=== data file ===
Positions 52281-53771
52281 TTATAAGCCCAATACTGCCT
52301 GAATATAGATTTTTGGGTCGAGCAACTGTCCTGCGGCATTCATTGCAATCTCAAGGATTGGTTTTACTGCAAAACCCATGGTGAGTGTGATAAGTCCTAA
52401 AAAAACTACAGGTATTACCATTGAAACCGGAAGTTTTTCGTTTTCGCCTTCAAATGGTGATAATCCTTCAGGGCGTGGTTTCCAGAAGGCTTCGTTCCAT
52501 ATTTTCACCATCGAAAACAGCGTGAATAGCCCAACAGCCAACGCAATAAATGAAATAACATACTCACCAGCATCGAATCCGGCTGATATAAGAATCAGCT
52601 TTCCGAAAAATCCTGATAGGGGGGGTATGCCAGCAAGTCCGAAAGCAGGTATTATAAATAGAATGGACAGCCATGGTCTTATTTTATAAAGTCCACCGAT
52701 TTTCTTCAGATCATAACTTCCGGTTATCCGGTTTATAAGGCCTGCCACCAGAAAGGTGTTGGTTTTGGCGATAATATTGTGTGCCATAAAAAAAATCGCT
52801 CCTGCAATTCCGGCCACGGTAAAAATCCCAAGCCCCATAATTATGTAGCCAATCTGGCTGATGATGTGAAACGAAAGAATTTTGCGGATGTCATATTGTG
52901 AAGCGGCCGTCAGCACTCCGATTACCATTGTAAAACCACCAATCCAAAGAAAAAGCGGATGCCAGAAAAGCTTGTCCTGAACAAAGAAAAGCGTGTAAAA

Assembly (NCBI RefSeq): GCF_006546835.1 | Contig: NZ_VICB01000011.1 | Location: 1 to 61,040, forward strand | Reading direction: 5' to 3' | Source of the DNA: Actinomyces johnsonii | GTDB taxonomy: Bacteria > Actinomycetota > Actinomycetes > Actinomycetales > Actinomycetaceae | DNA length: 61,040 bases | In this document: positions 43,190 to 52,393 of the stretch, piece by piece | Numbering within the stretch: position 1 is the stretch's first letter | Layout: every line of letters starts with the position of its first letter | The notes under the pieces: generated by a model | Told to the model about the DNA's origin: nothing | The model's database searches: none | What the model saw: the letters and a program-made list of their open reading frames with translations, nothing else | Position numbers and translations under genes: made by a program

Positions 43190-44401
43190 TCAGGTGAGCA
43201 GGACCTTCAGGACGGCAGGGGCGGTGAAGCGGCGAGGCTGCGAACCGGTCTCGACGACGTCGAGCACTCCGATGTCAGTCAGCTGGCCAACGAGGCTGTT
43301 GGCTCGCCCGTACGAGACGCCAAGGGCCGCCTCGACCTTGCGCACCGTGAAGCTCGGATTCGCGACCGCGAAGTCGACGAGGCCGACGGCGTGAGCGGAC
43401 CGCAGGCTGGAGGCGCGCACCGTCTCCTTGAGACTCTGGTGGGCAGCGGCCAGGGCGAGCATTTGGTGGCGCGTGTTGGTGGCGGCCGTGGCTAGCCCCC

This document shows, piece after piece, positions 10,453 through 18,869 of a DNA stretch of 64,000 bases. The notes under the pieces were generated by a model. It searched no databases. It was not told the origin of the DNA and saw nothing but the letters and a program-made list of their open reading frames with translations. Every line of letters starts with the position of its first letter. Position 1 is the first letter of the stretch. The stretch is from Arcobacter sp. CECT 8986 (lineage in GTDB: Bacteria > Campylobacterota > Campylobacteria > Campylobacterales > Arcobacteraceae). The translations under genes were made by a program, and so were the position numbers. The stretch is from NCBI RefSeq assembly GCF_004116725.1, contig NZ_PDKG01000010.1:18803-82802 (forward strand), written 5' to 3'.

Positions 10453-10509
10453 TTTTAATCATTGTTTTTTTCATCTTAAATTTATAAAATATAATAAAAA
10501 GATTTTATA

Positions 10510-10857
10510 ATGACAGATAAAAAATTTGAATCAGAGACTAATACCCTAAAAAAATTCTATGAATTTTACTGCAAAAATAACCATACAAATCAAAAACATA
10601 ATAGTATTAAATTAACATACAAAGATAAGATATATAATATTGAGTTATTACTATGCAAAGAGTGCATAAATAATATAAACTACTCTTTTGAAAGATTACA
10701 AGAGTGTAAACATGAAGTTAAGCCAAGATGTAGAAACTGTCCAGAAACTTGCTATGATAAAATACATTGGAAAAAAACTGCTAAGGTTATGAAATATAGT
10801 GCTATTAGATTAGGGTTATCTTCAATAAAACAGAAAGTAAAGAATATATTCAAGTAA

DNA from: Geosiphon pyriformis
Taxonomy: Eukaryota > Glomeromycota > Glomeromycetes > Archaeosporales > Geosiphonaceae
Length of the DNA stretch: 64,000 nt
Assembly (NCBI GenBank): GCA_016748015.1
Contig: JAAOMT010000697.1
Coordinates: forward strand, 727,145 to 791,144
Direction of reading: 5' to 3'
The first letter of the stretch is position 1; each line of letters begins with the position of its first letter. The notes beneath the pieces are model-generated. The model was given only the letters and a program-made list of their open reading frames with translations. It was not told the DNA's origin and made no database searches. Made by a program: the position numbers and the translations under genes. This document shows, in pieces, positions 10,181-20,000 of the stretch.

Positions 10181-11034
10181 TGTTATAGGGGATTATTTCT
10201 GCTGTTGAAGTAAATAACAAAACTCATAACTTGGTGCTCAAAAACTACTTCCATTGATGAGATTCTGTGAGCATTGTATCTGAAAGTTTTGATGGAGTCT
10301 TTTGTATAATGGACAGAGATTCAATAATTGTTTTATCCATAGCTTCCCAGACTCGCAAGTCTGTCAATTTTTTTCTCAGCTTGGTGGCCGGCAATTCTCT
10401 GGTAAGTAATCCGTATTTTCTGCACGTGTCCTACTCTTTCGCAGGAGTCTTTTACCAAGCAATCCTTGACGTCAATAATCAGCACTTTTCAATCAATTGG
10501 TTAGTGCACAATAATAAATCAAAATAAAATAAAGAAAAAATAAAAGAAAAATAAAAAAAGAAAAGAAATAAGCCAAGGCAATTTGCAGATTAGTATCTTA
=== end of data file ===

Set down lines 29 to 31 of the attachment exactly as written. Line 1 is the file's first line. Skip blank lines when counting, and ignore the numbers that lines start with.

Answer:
Contig: JAAOMT010000697.1
Coordinates: forward strand, 727,145 to 791,144
Direction of reading: 5' to 3'